Bob Evans described a customer claim that we are in “The SAP Recession” (quoting from an article from Reuters). According to his opinion piece:
Timken Co. CEO Jim Griffith said, “I call this the SAP recession” (and Timken’s an SAP customer!). But despite how it bad that sounds, Griffith intended it as a compliment. (I think).
“I call this the SAP recession,” Griffith is quoted as saying, “because companies have a much better control over their inventories and so our customers did a much better job of reducing inventories immediately when they saw the demand go. And the further back you were on the supply chain, the more that hit you.”
There is a lot to be said for this point of view. I was at a major consumer products manufacturer in an earlier decade, when tough times hit our business. The tough times hit the company hard, because we did not have the systems (or standard agreements!) in place to cut hard and quickly – on discretionary spending, capital outlays, supplier contracts, or employee hours. As a result, our suppliers and employees were buffered from the effects of the downturn. They could see the hits to our earnings and thus predict the arrival of the “rainy days” ahead – they were able to adjust their spending and expectations, softening the blow of our customers’ hard times throughout our supply chain. Given that we were not lagging other large companies at the time in our IT systems, it is likely that similar scenarios played out across the economy, leading to a much softer, slower, and economically more efficient deflation of the economy.
Jim Griffith has a good point, although I think he is misplacing the beginning point of this new era. Due to Y2K concerns (and good marketing on the part of SAP, other ERP vendors, and their systems integration partners), many companies implemented integrated enterprise systems for employee management, budget control, financial controlling and reporting, purchase order management, supplier contracts, and other enterprise spending vehicles in the period leading up to January 1, 2000.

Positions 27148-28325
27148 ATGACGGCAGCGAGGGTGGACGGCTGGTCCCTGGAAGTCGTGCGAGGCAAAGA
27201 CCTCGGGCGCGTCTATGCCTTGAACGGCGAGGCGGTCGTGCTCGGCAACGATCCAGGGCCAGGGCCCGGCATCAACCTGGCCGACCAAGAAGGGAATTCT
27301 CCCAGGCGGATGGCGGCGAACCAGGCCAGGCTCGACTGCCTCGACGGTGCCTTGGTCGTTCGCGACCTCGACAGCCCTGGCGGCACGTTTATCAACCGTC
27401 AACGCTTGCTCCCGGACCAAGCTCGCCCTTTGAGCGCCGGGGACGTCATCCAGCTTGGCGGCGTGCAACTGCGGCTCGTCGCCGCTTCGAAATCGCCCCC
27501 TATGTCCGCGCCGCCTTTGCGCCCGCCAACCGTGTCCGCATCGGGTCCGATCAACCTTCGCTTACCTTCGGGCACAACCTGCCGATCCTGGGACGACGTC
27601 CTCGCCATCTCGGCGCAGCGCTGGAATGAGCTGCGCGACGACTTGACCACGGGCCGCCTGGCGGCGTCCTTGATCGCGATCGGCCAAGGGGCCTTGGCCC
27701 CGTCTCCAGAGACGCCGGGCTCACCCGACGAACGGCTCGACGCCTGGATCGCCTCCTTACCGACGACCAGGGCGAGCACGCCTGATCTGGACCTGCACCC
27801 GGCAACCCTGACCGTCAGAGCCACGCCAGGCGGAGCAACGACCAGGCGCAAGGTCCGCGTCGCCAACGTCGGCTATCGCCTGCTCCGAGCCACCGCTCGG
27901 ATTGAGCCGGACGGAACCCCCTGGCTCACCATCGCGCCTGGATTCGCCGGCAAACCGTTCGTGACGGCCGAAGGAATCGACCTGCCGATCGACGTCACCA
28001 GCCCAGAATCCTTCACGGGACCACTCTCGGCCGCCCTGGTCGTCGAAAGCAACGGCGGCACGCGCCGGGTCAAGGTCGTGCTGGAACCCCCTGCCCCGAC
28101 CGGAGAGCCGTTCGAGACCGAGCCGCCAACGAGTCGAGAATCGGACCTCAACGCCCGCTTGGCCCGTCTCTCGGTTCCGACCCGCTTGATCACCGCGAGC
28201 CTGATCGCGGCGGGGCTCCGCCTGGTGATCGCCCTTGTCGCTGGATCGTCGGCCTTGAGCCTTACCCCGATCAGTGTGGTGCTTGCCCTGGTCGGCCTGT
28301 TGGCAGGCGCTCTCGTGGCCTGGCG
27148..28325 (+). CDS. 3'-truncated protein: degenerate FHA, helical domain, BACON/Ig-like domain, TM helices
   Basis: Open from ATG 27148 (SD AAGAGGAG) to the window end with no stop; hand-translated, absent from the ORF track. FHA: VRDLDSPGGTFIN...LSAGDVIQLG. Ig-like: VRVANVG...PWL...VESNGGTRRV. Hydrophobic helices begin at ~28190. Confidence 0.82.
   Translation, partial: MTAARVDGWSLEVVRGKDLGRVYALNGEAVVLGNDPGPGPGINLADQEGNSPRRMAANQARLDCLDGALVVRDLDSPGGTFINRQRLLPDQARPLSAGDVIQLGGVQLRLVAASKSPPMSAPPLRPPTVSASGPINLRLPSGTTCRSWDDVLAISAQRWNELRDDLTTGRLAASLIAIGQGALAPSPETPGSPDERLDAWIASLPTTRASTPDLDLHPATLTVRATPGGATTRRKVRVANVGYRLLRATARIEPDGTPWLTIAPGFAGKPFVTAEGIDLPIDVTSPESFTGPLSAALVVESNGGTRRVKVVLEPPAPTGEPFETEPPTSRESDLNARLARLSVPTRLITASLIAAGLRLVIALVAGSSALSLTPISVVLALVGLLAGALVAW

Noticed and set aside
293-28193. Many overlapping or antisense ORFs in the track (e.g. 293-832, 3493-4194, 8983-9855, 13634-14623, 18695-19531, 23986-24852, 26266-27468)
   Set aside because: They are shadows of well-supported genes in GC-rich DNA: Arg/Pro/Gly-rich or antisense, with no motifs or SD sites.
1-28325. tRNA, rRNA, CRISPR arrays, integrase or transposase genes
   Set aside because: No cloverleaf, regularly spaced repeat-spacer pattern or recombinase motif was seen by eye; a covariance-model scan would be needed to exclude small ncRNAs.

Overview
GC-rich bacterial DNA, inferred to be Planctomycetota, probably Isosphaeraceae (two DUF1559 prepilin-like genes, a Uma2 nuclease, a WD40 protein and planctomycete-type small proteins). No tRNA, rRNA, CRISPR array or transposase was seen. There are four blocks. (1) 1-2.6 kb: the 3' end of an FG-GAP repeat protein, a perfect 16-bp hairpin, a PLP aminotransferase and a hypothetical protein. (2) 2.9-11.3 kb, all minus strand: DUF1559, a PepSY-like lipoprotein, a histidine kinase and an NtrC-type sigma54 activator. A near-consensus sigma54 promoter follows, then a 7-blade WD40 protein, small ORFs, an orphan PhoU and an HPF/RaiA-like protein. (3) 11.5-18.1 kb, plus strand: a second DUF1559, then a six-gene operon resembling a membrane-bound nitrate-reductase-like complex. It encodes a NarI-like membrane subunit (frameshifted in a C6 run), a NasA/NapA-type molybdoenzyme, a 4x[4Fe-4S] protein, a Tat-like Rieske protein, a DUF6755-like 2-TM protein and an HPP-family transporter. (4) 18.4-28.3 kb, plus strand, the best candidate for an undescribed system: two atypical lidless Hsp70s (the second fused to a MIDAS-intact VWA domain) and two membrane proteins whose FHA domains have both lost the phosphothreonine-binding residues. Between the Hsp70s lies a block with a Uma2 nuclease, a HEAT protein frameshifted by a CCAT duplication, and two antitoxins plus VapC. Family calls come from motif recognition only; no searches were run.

Shortly thereafter, the global economy (and the US economy in particular) faced a significant downturn. For the first time in a recession, companies had the tools to clamp down hard on spending – tools including ERP systems (including purchasing, travel, budgeting), reporting and BI systems (for visibility and transparency), collaboration tools (such as e-mail and workflow approval), and business processes (for adjusting budgets, approving capex and opex spending, stopping all hiring and travel, and much more). Companies used these tools, and it seemed to me that the result was a much steeper decline into recession than ever before. I remember months that went by after 9/11 when there were zero jobs posted on job bulletin boards, no consulting contracts issued, and no employee travel approved.
2001 was the first cyclical downturn where most large companies had pretty good expense control capabilities, pretty good ability to adjust budgets on the fly, and pretty good ability to manage supplier contracts via ERP. In previous downturns, expense control was haphazard, but with SAP you could shut off employee travel (for example) in an instant. As a result, the downturn was more abrupt – the economic equivalent of program trading, but without a regulator that could turn off the program.
Every recession (and upturn!) after Y2K can be thought of as being accelerated by ERP systems like SAP. What has changed since 2001 is a pervasive use of business intelligence (BI) tools in most leading companies. Now, companies can not only shut off transactions, but they can analyze business performance such that they can identify (and efficiently/brutally execute) strategic business opportunities including facility consolidations and shutdowns, offshoring and outsourcing efficiencies, supplier consolidation, and even exits and shutdowns of poorly performing business units.
Perhaps this recession, rather than being called “The SAP Recession,” should be called “The BI Recession” …